Publication Date

Fall 2023

Degree Type


Degree Name

Master of Science (MS)


Environmental Studies


Costanza Rampini; Katherine Cushing; Lakeisha Bryant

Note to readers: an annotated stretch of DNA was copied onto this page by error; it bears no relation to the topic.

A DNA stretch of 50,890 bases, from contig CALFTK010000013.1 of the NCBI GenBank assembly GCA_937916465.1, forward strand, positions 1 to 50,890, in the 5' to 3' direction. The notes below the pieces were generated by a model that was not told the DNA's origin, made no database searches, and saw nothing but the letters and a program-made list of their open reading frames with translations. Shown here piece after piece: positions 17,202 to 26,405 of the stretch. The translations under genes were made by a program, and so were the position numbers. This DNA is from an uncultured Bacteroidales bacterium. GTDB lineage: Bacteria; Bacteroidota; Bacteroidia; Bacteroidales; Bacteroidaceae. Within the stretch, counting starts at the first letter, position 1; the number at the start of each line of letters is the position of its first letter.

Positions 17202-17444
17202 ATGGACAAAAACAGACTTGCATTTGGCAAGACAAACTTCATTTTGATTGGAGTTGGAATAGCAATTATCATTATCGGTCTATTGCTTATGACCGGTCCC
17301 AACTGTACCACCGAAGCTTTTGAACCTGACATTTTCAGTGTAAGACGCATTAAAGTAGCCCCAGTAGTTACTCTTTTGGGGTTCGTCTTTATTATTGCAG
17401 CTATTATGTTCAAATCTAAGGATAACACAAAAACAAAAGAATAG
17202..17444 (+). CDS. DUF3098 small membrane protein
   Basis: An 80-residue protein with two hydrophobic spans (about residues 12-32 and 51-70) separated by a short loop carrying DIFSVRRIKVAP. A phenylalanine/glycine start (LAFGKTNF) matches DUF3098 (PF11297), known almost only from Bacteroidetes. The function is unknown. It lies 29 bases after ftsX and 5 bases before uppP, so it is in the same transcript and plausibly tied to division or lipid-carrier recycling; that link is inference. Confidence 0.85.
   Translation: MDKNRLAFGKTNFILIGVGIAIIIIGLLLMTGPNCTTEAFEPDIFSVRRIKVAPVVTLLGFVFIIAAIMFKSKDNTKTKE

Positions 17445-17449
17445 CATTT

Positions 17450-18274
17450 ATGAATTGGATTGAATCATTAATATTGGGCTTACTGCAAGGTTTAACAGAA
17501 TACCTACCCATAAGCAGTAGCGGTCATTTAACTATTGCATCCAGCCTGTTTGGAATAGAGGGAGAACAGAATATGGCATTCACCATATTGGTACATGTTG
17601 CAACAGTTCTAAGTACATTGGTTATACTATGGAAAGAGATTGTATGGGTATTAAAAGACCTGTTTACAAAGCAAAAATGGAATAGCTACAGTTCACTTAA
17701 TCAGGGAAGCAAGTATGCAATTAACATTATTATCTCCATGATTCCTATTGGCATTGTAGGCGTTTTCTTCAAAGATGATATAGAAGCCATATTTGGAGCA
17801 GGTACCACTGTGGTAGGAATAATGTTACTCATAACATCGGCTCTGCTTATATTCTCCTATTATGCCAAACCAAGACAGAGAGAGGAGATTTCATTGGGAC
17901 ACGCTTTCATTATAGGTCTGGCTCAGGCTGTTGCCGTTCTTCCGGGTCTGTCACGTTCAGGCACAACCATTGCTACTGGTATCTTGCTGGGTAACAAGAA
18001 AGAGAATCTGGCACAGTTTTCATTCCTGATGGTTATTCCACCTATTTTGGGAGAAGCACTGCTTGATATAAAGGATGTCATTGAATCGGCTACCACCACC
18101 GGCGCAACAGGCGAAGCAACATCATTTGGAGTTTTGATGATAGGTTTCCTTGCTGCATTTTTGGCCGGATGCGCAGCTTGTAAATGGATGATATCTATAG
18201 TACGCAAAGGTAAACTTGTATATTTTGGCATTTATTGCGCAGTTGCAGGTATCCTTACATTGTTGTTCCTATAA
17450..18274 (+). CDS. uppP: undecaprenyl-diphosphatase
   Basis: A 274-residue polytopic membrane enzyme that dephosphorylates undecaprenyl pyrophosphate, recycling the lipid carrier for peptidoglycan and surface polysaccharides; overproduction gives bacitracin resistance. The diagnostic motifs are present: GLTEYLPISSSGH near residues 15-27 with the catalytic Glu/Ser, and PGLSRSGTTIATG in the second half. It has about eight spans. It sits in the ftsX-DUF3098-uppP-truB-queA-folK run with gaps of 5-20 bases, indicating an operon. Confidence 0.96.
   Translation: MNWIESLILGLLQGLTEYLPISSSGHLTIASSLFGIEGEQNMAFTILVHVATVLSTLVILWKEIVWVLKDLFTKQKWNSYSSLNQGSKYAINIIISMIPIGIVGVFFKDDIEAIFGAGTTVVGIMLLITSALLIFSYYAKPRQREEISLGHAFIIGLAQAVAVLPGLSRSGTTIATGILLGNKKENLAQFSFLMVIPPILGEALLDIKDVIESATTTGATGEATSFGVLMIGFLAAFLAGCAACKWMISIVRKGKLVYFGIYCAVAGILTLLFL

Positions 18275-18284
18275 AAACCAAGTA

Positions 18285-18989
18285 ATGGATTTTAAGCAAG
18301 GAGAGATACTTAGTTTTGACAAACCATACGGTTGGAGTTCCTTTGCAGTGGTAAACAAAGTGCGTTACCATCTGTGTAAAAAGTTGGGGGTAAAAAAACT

California is facing a water crisis that is impacting many of the state’s water sources such as groundwater basins, the Sacramento-San Joaquin Delta, and the Colorado River Basin. Therefore, it is important to conserve water using water reuse technologies such as indirect potable reuse (IPR) that can reduce the severity of intense, long-term water scarcity and serve as a drought-proof water supply. Developing more IPR projects throughout California could mitigate the state’s water issues, however, implementing IPR has been a challenge for many California water agencies. Most of the research on challenges to IPR implementation discusses public opposition as the main factor hindering projects, however, there are only a few studies on other socioeconomic and technical factors that could be hindering implementation. This study analyzes socioeconomic and technical factors such as budget, funding, planning, and research. For this study, data was gathered by interviewing key informants in Orange and Santa Clara Counties to determine what has made Orange County’s IPR successful and what is delaying Santa Clara County from completing the Purified Water Project. Key informants were selected by researching the agencies and water professionals responsible for IPR in the two counties. A total of 37 semi-structured interviews were conducted, 18 with Orange County key informants and 19 with Santa Clara key informants. The data collected from the interviews was then analyzed using NVivo software to identify common themes and topics discussed.